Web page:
Forum Title: Sliding screen door madness
For years and years I fought with the cheap one size fits all screen door on our 80x36 glass slider. The thing would not stay in adjustment, the screws would strip out, I had to put one of those metal mesh dog panels on the bottom of the door just to get some sort of torsional rigidity in the frame, the rollers such that they did not roll worth a darn etc etc etc. The thing got knock out of the tracks again today and I have had it. I'm tired of patching the thing together. So what do I do? Go to lowes and buy another one for $50 and another dog guard for $30 but this one said, heavy duty on it. I'm sure it would be better built than my old one... wrong, same piece of junk build. One size fits none - 75-81 in height. The screws in the bottom roller panel came pre-stripped out because the holes were drilled too close to the edge of the paper thin aluminum. which meant the door could not be adjusted up enough to come anywhere close to fitting the 80 door frame. I lost it at that point and threw the damn door across the backyard where it will stay until Monday when I return it to get my money back. Whew, thanks for listening to my rant. Now... Somebody must manufacture sliding screen doors to fit these standard sized door frames that at least have some robustness to them? Anybody? Seems there would be a non-custom standard model of higher quality than these adjustomatics from the box stores? Do builders really put these pieces of junk in the $400-600K spec houses I see all around our area? There must be a higher quality alternative without having to go the custom build route?? Thanks Wayne
Category: Windows & Doors Post By: BESSIE VAUGHN (Milpitas, CA), 01/10/2019

If your current door sill is flat, then yes, you could set the new door on top of it, provided the height would be acceptable if you do that. But most old door sills are sloped, and the side jambs of the door are usually nailed to the sides of the sill. When you remove the old door, the old sill usually comes out with the jambs, revealing the floor joists below. This usually has to be built back up flat to an appropriate level, so that the new door will clear the floor (and rug) as it swings into the home. A piece of nose trim is usually installed over the front of your new subsill... something thicker than the exterior trim... so yes, you'll have a sort of step there. You will probably want your new door to sit about 1/4 below your finished floor, if that is possible. This will give you about 1 of space between the finished floor and the door as it swings open into the home. If you'd like more of the sill to be covered with your aluminum threshold, you can often get a sill extension that snaps into the front of your sill, and makes it a little longer. These extensions come in various widths, depending on the need. But they are often a special order part. And they do not work with all doors. Some sills don't have the notch in the front of them that is needed to snap on a sill extension.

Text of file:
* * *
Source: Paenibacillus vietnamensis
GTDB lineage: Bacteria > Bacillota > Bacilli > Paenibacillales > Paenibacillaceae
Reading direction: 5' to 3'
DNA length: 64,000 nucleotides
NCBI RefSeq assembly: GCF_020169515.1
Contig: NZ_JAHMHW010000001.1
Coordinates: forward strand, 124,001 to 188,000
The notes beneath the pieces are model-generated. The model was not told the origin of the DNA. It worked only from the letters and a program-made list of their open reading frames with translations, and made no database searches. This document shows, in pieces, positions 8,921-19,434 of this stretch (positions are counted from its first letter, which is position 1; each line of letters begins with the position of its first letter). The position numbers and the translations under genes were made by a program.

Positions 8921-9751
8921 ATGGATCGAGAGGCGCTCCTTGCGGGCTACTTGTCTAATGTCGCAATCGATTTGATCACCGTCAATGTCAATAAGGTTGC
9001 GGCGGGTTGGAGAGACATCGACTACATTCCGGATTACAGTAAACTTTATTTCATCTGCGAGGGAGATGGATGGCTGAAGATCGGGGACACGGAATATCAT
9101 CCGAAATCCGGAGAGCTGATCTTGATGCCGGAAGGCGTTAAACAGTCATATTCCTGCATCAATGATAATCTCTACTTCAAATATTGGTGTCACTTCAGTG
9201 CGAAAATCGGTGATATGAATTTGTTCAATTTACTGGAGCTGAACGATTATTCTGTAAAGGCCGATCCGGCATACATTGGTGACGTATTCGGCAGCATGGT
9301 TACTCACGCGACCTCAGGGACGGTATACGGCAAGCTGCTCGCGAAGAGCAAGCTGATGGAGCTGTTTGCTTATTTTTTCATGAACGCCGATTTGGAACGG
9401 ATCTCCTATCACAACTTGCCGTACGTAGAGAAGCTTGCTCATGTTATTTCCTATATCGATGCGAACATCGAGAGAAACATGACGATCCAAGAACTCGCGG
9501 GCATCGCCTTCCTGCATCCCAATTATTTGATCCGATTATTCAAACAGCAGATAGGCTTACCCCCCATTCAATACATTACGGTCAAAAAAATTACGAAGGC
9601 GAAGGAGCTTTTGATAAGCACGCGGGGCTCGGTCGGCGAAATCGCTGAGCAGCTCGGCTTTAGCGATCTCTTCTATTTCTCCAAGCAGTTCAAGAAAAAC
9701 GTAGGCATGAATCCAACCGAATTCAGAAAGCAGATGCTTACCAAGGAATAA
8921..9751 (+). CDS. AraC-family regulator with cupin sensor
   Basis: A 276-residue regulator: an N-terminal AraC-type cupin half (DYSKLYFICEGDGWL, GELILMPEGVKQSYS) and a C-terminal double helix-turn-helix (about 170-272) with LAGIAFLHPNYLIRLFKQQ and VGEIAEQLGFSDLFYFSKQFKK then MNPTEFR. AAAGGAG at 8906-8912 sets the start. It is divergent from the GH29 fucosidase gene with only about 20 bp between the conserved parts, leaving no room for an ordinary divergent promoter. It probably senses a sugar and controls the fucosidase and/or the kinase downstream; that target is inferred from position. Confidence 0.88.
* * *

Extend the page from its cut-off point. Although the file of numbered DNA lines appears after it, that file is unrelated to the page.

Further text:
- CASSANDRA SWANSON (Oshkosh, WI), 03/06/2019

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